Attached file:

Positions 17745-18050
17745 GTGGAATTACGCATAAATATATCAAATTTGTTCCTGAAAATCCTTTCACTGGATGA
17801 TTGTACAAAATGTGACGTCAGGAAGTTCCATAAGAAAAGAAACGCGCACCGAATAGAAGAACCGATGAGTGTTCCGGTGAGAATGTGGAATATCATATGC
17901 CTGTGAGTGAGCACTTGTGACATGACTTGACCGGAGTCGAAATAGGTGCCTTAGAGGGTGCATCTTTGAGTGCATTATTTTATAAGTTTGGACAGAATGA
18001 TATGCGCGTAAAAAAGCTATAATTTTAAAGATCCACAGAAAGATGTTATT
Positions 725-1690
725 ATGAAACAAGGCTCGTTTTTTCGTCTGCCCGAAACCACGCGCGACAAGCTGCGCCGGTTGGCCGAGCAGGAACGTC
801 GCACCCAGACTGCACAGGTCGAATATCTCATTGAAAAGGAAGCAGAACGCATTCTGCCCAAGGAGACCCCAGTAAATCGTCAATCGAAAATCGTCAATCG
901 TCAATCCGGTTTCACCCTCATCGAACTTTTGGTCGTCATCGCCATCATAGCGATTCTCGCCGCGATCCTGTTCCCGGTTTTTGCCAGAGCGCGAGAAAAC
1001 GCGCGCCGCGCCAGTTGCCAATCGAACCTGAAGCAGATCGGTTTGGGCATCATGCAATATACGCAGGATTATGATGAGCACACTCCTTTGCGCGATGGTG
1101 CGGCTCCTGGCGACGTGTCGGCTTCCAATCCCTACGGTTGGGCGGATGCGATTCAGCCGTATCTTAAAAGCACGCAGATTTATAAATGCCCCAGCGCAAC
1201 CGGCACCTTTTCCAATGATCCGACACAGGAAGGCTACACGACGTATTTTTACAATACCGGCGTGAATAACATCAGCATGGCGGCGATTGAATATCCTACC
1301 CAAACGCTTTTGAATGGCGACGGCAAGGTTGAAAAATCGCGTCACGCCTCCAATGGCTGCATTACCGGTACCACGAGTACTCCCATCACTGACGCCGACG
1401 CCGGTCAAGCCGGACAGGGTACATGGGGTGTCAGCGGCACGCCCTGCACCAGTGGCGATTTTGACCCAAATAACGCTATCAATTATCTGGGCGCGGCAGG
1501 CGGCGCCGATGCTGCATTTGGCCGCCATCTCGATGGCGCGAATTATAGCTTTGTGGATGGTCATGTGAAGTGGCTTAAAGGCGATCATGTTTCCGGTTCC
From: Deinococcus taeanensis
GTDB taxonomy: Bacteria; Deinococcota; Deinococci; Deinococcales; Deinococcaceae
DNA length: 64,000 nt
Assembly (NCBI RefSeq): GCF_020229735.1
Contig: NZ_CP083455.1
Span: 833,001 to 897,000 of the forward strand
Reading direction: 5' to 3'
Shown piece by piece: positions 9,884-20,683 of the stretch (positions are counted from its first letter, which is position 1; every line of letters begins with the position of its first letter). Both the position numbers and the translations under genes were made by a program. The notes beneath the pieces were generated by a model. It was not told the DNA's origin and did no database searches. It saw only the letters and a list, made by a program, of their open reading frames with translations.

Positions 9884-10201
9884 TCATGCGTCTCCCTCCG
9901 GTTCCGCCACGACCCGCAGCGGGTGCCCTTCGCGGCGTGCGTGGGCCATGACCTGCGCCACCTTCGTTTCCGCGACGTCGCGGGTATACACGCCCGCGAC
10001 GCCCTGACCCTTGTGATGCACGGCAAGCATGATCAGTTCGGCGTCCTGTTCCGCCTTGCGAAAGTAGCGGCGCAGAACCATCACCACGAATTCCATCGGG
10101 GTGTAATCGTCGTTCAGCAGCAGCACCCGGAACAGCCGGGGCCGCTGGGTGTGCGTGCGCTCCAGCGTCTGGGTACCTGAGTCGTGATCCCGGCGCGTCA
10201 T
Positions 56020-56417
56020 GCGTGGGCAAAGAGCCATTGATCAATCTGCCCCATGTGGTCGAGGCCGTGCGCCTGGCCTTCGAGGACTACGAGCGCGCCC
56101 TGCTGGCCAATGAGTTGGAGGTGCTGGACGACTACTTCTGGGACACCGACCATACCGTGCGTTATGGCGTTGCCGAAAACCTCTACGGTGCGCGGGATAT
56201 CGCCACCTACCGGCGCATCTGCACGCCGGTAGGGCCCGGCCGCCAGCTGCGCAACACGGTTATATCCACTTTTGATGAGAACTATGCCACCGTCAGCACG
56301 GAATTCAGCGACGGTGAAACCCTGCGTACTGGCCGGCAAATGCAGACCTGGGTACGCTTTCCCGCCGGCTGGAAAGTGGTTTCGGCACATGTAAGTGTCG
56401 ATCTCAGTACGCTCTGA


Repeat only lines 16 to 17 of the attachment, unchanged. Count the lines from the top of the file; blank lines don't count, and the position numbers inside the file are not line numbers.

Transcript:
From: Deinococcus taeanensis
GTDB taxonomy: Bacteria; Deinococcota; Deinococci; Deinococcales; Deinococcaceae